In Richard Price’s excellent novel ‘Clockers’ he describes in unforgettable fashion what his cop character calls “the Cycle of Shit” – basically how abusive behaviour and its consequent damage transmits from generation to generation in a vicious, downward spiral. Which begs the question, what in God’s name has been happening to those priests in the seminaries and institutions in which they’ve grown up and trained?
It turns out the voice that abused my ears this morning wasn’t even a real person. It was a tape recording. The officials of religion that feed these Cycles of Shit are steeped in the rankest of hypocrisy. Not that I’d have felt that much better if the lazy bastard had gotten out of bed to disturb me and make me this grumpy.
Hot off the presses: A victory for Channel 4, decent journalism and free speech. This important, insightful film was commissioned by my colleague in C4 Commissioning, Kevin Sutcliffe.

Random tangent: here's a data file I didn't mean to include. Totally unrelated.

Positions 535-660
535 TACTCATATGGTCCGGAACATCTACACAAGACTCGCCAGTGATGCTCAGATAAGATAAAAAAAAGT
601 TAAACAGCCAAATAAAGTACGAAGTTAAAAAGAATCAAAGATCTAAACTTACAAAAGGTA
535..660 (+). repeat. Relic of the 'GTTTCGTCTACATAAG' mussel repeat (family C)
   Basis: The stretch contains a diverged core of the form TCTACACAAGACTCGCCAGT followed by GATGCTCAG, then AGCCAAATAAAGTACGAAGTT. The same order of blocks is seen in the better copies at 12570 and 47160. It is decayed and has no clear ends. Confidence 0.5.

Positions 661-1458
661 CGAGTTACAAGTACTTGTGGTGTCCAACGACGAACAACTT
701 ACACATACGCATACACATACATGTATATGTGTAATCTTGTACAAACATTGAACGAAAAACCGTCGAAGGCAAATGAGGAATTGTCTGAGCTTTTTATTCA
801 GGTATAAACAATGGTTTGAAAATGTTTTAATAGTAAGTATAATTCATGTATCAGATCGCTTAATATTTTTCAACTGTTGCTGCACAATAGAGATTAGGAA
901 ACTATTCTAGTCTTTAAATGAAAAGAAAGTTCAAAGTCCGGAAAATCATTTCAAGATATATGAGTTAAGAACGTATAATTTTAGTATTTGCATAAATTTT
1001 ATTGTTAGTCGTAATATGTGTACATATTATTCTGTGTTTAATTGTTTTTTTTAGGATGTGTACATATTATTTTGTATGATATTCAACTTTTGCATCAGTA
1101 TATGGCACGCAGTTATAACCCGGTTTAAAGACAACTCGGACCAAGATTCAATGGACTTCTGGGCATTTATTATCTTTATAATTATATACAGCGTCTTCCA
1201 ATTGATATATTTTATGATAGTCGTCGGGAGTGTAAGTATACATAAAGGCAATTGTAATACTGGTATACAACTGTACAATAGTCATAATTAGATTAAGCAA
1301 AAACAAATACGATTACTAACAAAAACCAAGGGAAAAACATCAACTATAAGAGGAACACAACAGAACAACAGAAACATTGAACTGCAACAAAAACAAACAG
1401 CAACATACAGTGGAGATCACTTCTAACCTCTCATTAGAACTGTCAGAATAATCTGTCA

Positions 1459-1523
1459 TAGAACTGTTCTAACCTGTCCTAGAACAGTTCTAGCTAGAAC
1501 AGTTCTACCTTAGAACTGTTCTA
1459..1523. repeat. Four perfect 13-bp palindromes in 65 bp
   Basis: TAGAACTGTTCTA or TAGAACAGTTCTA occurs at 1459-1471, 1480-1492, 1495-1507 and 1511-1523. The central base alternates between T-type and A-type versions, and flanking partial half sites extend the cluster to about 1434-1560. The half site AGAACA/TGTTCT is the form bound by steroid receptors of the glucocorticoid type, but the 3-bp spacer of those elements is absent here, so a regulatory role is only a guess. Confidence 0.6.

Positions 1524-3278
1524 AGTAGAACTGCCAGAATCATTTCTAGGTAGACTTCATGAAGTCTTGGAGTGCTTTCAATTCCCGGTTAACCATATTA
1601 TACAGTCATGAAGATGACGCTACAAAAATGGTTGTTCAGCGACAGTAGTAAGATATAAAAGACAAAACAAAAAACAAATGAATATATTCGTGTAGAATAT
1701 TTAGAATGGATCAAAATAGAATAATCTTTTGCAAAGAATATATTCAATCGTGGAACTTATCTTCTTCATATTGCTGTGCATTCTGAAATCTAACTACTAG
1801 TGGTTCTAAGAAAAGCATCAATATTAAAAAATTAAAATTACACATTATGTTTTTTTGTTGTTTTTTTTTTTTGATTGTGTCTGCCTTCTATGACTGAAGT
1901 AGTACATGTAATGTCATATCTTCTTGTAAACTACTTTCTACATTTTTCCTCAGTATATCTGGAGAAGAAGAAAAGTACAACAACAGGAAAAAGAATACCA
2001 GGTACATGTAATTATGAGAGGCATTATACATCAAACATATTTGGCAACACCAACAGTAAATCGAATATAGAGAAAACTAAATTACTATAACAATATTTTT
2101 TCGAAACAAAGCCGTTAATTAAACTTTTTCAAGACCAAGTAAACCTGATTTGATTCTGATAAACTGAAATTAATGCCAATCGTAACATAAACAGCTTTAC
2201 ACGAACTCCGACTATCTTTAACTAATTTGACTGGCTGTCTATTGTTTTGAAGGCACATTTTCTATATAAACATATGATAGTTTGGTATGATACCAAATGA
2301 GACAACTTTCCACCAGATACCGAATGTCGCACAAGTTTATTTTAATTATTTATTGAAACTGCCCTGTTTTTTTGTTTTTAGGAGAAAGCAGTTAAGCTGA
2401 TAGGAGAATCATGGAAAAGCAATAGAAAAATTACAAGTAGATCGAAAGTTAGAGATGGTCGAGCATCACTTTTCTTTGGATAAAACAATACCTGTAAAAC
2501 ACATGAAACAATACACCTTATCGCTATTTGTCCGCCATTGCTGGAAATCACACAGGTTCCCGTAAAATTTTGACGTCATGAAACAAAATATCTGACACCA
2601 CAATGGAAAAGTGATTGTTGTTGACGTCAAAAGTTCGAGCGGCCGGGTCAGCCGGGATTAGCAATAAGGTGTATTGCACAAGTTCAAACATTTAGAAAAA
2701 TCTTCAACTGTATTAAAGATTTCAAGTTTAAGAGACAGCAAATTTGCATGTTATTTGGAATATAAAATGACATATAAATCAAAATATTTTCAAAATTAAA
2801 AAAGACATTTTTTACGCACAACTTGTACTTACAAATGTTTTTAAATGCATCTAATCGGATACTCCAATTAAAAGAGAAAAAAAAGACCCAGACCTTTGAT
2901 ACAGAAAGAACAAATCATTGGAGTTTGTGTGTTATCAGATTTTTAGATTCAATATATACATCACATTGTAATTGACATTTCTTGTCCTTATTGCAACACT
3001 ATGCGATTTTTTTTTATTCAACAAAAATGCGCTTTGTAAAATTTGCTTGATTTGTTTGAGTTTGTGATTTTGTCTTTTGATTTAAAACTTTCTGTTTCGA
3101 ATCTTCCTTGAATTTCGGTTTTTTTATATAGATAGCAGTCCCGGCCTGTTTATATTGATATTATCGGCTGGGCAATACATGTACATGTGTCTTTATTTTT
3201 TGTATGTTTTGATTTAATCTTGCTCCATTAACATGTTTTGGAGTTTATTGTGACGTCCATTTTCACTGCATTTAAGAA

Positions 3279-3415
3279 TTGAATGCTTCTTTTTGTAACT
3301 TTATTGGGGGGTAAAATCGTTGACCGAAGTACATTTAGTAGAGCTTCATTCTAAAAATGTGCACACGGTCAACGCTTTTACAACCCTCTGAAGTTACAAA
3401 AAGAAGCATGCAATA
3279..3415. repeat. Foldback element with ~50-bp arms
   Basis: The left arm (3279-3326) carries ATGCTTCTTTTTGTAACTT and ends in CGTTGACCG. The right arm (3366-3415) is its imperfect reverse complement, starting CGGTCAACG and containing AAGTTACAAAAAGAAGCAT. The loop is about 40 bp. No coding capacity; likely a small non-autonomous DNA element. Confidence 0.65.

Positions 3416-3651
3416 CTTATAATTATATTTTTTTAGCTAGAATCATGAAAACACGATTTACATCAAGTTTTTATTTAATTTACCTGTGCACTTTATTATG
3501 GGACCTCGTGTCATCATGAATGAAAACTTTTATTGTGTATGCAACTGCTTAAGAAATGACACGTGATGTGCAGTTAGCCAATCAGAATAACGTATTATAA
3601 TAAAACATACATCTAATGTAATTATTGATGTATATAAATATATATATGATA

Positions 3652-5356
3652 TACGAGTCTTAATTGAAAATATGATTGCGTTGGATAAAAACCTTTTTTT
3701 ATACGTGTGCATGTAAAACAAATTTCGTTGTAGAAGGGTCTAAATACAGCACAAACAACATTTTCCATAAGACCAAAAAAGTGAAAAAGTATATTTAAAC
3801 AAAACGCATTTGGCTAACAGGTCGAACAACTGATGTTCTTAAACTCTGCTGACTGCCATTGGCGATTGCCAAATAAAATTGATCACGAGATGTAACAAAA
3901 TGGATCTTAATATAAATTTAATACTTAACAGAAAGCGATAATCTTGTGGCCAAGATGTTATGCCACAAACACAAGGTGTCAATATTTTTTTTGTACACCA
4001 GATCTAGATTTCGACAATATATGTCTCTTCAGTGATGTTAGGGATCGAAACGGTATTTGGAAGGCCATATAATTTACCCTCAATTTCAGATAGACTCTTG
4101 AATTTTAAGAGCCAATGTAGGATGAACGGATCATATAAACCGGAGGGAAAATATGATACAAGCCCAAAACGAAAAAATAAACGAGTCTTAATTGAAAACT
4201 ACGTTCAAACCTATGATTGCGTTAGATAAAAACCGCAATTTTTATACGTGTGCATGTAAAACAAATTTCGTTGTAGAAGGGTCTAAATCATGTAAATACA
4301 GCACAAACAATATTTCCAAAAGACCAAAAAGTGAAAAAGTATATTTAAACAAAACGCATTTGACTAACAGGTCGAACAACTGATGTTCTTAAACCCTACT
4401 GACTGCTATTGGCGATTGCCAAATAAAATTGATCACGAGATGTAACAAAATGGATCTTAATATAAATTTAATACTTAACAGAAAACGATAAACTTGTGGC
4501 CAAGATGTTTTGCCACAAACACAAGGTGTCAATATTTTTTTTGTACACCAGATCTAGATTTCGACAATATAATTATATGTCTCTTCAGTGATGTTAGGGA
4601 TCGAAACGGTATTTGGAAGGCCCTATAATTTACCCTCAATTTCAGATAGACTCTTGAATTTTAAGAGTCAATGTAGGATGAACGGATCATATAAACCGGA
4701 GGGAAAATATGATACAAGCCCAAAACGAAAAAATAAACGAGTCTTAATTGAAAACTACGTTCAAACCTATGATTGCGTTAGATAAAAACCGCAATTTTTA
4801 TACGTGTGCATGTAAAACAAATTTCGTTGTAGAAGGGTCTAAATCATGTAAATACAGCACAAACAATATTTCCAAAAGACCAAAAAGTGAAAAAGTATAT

DISPATCHES VINDICATED OVER UNDERCOVER MOSQUE FILM
The makers of Channel 4’s Dispatches investigation Undercover Mosque have won a public apology and six figure libel settlement from West Midlands Police and the Crown Prosecution Service which falsely accused them of TV fakery.
At the High Court this morning [15 May 2008] West Midlands Police and the Crown Prosecution Service apologised unreservedly for the comments which they have accepted were incorrect and unjustified. They have withdrawn the remarks and undertaken not to repeat them. They have said that they “were wrong to make these allegations… and now accept that there was no evidence that the broadcaster or programme makers had misled the audience or that the programme was likely to encourage or incite criminal activity”.
Undercover Mosque included a number of excerpts from preachers and teachers uttering statements such as:
‘Allah created women deficient’
‘…it takes two witnesses of a woman to equal one witness of the man’
‘By the age of ten, it becomes an obligation on us to force her (young girls) to wear hijab, and if she doesn’t wear hijab, we hit her’
‘take that homosexual and throw him off the mountain’
‘Whoever changes his religion from Al Islam to anything else – kill him in the Islamic state’.